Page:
A Framework for Simulating Cyclists in SUMO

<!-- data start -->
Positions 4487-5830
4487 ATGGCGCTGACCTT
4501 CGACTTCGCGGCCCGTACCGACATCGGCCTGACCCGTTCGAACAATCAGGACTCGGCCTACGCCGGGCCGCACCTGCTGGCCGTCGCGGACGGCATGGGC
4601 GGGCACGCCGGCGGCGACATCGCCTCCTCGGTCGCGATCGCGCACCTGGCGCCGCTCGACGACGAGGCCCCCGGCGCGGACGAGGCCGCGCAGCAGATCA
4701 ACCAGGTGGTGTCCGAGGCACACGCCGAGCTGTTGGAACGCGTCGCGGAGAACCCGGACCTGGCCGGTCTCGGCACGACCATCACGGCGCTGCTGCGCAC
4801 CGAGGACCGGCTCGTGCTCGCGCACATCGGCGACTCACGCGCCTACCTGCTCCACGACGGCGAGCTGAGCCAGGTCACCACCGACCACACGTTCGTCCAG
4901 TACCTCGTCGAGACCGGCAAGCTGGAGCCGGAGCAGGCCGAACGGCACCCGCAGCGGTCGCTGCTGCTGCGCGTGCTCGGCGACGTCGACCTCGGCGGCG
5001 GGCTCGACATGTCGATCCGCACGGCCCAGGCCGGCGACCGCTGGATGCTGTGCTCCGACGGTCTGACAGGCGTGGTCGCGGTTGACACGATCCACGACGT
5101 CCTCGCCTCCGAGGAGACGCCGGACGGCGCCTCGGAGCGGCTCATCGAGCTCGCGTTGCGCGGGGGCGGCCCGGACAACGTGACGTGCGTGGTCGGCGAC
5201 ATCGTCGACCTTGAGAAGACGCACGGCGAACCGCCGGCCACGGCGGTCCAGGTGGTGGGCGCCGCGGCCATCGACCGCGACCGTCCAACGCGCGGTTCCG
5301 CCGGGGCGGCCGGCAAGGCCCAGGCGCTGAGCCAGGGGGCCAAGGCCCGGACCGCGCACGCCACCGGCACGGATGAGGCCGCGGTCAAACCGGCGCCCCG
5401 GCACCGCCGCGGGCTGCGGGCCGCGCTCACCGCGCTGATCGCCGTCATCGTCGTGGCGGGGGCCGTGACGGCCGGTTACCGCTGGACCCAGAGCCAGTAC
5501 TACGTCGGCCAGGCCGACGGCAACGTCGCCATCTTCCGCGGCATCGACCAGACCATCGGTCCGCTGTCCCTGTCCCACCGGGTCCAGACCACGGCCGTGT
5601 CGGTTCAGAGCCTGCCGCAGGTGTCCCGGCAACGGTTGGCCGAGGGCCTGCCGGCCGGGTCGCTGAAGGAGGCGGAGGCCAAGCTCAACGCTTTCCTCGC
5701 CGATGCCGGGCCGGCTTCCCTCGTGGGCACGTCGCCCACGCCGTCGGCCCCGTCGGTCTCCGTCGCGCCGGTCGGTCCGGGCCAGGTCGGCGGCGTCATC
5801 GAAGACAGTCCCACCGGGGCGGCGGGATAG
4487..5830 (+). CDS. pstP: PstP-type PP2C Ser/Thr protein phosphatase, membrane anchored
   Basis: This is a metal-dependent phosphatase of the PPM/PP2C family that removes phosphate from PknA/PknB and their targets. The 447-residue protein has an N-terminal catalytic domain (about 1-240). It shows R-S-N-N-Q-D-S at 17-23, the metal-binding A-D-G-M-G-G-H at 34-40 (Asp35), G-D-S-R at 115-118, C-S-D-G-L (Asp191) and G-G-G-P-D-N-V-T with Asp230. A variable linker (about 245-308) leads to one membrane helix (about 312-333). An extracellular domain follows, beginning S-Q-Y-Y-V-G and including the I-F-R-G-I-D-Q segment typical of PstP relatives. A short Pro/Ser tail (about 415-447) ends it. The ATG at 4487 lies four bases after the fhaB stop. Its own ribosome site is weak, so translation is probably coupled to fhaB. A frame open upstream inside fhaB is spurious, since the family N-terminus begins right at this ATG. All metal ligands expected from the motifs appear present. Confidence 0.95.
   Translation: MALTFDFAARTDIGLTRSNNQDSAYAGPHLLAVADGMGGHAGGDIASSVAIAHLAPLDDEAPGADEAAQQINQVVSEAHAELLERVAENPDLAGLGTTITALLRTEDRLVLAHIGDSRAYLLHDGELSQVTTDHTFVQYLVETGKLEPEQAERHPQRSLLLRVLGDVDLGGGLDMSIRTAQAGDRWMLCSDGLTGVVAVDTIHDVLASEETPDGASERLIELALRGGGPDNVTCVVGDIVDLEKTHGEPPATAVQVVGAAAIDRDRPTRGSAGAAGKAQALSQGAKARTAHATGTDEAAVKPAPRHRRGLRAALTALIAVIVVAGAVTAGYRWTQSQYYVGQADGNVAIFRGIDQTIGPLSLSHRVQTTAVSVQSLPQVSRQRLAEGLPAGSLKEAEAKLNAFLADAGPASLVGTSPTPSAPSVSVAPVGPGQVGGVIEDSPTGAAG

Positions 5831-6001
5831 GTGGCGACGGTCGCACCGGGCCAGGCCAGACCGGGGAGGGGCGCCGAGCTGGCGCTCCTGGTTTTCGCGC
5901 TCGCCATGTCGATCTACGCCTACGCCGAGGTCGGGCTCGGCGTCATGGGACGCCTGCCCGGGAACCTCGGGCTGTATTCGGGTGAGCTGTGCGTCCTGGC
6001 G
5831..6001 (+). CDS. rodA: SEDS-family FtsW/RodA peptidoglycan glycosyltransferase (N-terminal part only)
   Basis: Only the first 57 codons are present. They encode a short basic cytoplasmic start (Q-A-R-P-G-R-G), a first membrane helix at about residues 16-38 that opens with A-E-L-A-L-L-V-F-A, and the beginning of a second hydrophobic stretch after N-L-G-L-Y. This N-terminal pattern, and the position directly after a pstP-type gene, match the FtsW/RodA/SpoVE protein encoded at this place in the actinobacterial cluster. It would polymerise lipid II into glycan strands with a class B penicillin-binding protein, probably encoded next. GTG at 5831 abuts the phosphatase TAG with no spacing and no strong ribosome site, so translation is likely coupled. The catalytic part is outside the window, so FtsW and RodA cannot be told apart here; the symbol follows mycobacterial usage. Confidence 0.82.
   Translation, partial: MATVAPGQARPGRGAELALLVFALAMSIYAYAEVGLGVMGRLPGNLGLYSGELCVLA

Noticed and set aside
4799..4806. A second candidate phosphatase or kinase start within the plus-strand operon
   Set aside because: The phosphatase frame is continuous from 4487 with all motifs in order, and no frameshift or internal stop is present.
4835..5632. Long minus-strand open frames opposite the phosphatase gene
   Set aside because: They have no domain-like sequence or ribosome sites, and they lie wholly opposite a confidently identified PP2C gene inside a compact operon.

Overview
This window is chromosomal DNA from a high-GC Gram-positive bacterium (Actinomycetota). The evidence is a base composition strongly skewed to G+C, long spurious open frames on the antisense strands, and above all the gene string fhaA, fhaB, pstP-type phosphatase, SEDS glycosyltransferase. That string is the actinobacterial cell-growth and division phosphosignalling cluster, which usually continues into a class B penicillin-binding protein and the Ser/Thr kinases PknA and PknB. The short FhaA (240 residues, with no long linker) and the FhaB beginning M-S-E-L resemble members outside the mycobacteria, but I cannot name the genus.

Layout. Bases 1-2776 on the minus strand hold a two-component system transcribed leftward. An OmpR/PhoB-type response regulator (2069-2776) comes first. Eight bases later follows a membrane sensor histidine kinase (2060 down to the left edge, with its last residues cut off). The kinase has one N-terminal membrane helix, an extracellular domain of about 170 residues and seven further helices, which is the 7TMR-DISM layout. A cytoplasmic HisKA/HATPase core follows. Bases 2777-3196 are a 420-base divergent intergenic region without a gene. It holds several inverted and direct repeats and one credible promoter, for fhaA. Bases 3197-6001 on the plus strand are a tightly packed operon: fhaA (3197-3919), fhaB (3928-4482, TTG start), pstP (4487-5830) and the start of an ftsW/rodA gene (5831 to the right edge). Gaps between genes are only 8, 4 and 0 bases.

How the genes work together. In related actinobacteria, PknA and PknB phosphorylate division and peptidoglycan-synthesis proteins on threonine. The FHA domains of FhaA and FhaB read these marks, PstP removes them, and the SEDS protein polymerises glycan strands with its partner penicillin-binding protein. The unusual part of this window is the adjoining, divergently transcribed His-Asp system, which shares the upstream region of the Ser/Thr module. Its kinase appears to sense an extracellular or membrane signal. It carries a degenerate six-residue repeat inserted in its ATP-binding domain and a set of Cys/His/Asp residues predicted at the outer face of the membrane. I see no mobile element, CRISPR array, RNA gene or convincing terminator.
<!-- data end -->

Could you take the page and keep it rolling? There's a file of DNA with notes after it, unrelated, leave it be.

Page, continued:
Cyclists pose an interesting challenge in the microscopic modeling and simulation of urban traffic. Like motorists, cyclists can move on roadways, tend to have one main axis of movement (longitudinal), and cannot change their velocity instantaneously. However, like pedestrians, cyclists are less bound by lane discipline and are often less rule-oriented than motorists. They flexibly adjust their lateral position within a lane, fluidly move between different types of infrastructure (bicycle lane, sidewalk, roadway), and tactically select their pathways across intersections. Their interactions with other road users are more intuitive and less defined by the lane markings. How should the behavior of such adaptable road users be modeled? In SUMO, modifications to the simulation environment enable the application of car-based models to cyclists. A driving lane is divided into multiple sub-lanes along the longitudinal axis. Lane change and car-following models can be calibrated and applied to simulate realistic bicycle and mixed traffic using this approach. However, the flexible nature of cyclists, particularly at intersections or when switching between different types of infrastructure, is difficult to simulate. A modeling framework for linking the paradigms used to simulate motor vehicle traffic (one-dimensional lane-based models) and pedestrian traffic (two-dimensional social force type models) is presented. Guidelines are used to lead each cyclist through the network while they move freely on a two-dimensional plane, their movement and interactions governed by an adapted social force model. The conceptual framework and an openly available Python package CyclistModel are introduced, and advantages and possible use cases are discussed.
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